This essay is part of the series “Turkey Faces Asia,” which explores the development of cultural, political, and economic links between Turkey and the Asia Pacific region. See more ...


On August 5, 2019 Turkey’s Foreign Ministry launched the Asia Anew initiative,[1] whose declared aim is to give greater weight to cooperation with Asian countries. The initiative consists of four main pillars: 1) improvement of interstate relations, 2) expansion of the trade capacity of the private sector, 3) strengthening of academic cooperation and 4) development of interaction between the societies.[2] To date, though few details have emerged regarding how Ankara intends to implement this initiative, there is nonetheless sufficient reason to question whether it is viable or sustainable.

Turkey’s “Opening” to Distant Neighborhoods in the 2000s

The new opening to Asia was preceded by a period of nearly two decades during which Turkey’s participation in regional and international organizations, as well as its diplomatic representation have markedly increased. With a total of 242 diplomatic and consular missions, Turkey has spawned the fifth largest global diplomatic network.[3] Turkey is an active member of the United Nations (UN) and many other multilateral institutions.[4]

Since the early 2000s, Turkey has sought to expand its presence and influence across the Global South, ranging from Sub-Saharan Africa and Latin America to East Asia.[5] The “southern dimension” of Turkish foreign policy has included the opening of numerous new embassies and overseas offices of state-endorsed institutions.[6]

The expansion of Turkey’s global footprint is plainly evident in its engagement in Asia. Since 2010, Turkey has opened new embassies in Myanmar, Sri Lanka, Brunei, Cambodia, and Laos.[7] In 2013, Turkey became a Dialogue Partner of the Shanghai Cooperation Organization (SCO)[8] and that same year established (with South Korea, Indonesia, Australia, and Mexico) MIKTA, an informal partnership to support global governance.[9] In August 2017 in Manila, on the occasion of the 50th Asian Ministerial Meeting, Turkey became an ASEAN Sectoral Dialogue Partner.[10]  

The heightened activity and visibility of Turkish public and private institutions, companies and aid organizations throughout the Global South, including East Asia, has been underpinned by the growth of the country’s GDP and foreign trade.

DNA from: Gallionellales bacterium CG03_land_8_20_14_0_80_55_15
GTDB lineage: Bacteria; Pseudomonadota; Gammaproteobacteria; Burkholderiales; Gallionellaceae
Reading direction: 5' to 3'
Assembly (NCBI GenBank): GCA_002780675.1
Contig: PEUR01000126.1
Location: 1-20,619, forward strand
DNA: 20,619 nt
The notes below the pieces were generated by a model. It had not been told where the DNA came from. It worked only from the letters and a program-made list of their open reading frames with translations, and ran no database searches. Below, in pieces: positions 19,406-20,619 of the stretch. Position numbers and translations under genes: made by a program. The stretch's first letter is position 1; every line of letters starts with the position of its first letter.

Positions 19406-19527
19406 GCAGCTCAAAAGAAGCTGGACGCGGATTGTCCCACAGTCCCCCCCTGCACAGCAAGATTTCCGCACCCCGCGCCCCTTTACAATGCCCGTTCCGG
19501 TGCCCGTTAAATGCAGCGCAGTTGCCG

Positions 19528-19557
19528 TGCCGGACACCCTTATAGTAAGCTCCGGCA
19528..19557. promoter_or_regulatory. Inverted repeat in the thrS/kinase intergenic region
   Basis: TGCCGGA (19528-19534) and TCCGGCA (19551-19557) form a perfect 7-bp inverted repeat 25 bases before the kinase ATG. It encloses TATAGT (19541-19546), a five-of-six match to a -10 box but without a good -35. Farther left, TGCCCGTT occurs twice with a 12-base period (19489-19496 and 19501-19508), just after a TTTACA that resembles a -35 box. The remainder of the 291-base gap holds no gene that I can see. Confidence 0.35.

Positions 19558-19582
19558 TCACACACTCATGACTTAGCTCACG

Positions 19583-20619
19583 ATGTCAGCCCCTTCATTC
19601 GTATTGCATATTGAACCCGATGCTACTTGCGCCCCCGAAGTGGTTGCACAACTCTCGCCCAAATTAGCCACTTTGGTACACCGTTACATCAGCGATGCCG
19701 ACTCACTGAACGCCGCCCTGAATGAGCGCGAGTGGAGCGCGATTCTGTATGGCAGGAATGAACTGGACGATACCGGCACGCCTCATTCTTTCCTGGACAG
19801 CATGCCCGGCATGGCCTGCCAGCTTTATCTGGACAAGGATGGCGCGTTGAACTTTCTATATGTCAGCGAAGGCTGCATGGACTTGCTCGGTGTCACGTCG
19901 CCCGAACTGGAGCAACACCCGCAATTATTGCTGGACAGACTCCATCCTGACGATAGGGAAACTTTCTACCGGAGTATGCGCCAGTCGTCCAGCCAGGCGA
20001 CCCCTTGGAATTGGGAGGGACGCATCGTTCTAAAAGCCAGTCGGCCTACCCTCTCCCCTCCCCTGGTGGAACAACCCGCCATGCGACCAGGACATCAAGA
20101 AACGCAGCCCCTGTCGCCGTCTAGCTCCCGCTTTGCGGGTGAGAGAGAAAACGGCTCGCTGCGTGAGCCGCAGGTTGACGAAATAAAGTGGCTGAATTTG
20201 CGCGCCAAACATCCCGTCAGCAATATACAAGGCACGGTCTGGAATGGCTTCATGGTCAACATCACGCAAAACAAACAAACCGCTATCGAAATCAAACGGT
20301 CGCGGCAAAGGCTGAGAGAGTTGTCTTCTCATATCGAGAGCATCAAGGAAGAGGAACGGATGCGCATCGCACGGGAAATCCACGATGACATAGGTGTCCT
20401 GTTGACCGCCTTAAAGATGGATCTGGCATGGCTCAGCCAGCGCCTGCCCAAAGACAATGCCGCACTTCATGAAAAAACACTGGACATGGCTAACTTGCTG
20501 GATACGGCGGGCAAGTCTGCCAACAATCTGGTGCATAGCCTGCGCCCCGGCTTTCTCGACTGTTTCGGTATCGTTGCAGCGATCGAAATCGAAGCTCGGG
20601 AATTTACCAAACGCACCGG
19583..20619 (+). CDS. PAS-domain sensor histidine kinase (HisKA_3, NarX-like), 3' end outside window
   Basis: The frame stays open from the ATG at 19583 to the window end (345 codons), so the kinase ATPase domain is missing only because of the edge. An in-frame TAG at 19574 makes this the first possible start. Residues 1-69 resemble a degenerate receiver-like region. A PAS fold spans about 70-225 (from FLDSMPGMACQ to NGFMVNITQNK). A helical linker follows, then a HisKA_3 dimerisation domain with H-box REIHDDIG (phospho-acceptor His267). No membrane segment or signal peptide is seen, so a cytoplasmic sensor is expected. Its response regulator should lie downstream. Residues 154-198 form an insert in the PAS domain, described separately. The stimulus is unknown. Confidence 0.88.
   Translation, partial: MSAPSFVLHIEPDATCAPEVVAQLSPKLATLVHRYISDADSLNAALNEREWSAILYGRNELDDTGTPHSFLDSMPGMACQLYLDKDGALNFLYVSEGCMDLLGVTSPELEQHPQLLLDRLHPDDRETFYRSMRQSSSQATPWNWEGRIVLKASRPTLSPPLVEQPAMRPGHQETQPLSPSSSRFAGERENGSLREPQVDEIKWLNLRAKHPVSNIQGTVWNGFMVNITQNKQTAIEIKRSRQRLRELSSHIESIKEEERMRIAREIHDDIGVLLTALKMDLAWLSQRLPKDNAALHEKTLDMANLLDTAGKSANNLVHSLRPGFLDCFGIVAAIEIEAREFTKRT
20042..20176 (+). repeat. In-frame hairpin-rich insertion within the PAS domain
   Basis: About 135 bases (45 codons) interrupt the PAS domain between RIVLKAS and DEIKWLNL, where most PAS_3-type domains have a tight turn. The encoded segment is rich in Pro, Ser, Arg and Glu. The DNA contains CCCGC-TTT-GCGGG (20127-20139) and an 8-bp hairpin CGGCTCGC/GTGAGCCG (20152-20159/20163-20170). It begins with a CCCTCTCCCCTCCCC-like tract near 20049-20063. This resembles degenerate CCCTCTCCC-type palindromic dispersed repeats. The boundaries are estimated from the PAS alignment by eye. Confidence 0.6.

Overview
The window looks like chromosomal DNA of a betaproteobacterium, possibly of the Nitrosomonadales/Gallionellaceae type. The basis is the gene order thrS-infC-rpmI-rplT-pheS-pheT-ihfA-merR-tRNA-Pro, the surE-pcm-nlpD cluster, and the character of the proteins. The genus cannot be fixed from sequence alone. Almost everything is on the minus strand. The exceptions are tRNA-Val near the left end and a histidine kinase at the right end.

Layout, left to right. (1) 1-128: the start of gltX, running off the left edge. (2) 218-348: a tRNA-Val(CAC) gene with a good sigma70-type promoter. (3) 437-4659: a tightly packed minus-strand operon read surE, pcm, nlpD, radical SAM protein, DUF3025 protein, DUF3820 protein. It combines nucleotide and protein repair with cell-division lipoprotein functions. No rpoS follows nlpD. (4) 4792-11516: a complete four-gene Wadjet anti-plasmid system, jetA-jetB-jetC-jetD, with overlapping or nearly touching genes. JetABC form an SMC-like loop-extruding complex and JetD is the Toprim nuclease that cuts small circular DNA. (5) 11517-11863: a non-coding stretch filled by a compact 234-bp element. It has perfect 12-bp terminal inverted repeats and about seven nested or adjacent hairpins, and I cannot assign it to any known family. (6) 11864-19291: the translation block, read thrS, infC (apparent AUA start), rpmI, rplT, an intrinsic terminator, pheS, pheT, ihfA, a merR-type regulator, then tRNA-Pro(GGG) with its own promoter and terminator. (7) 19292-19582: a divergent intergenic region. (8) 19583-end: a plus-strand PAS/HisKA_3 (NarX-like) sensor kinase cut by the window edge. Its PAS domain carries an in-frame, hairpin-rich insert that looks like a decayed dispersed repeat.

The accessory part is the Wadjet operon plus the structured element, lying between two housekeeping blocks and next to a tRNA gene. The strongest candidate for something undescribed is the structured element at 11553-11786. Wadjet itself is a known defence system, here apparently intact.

GDP Growth: Engine of Turkey’s Expanding Global Footprint

During the 2000s, Turkey’s economic growth served as the main engine of its foreign trade as well as its official and humanitarian activities abroad. Turkey’s GDP steadily increased, peaking in 2013 at $950 billion. (See Graph 1) Thereafter, however, Turkey’s economy slowed, with GDP falling to $766 billion in 2018.

Graph 1. Turkey’s GDP Growth 

Source: World Bank

During the period 2000-2013, Turkey’s foreign trade surged from $82.3 billion to $403.5 billion.[11] Over the past five years, Turkey’s foreign trade has fluctuated between $341 and $403.5 billion. (See Chart 1)
 

Chart 1. Asia’s Share of Turkey’s Foreign Trade (2000-2018)Source: The Turkish Statistical Institute

Turkey’s trade with East Asian countries increased sharply from $7.8 billion in 2000 to $57.8 billion in 2011, reaching $65.3 billion in 2017. (See Chart 2) The volume of Turkish exports to Asia, which started from a low base, has steadily grown, though not nearly as much as Turkish imports from Asia, leaving Turkey with a significant and expanding trade deficit. (See Chart 2) 

Chart 2. Turkey’s Trade with East Asia[12]

Source: The Turkish Statistical Institute

Turkey’s top five East Asian trade partners are China, Japan, South Korea, India, and Malaysia. (See Chart 3) Since 2008, Turkey’s trade with China has far exceeded its trade with other Asian countries. In fact, China has emerged as Turkey’s third-largest trade partner after Germany and Russia. Paralleling Turkey’s GDP growth, Turkey’s trade with China peaked in 2013 but since then has declined.
 

Chart 3. Turkey’s Top Five Trade Partners in Asia (2000-2018)Source: The Turkish Statistical Institute

In terms of the composition of trade, it should be mentioned that South and East Asia have become potentially lucrative regional markets for a wide range of Turkish defense industry products, including armored vehicles, drones, attack helicopters, tanks, and frigates. Accordingly, Turkey has sought to pursue cooperation in the defense sector with Bangladesh and Pakistan (in South Asia) and China, Indonesia, Malaysia, Philippines, South Korea, and Thailand (in East Asia).[13]

Turkey’s Increasing Official Development Assistance

Turkish public institutions and NGOs have played prominent roles in support of Ankara’s humanitarian diplomacy. Turkish Official Development Assistance (ODA) soared from $85 million in 2002 to $1.3 billion in 2011, as Turkey climbed from 19th to 3rd among donor governments. [14] (See Graph 2). Since 2012, Turkey’s ODA climbed steeply from $1.3 billion in 2011 to $8.1 billion in 2017 despite the slowdown of the Turkish economy. It is not surprising that Syria, the source of the nearly four million refugees residing in Turkey, has received the lion’s share of this aid. Most of the rest of Turkish ODA has been allocated to neighboring and/or Turkic nations.[15]

Graph 2: Turkey’s Official Development Assistance (ODA) (2002-2017)
Source: The Turkish Cooperation and Coordination Agency (TIKA)

Increasing Academic Cooperation

Improvement of academic cooperation is one of the four pillars of the Turkey’s Asia Anew Initiative. Indeed, Turkey’s academic capacity has developed remarkably over the past two decades and has become a valuable instrument in supporting Ankara’s international engagement. For instance, Turkey’s international student population ballooned to 125,138 in the 2017-2018 Academic Year, including 25,000 scholarship students. Ankara aims to host 200,000 international students by 2023.[16]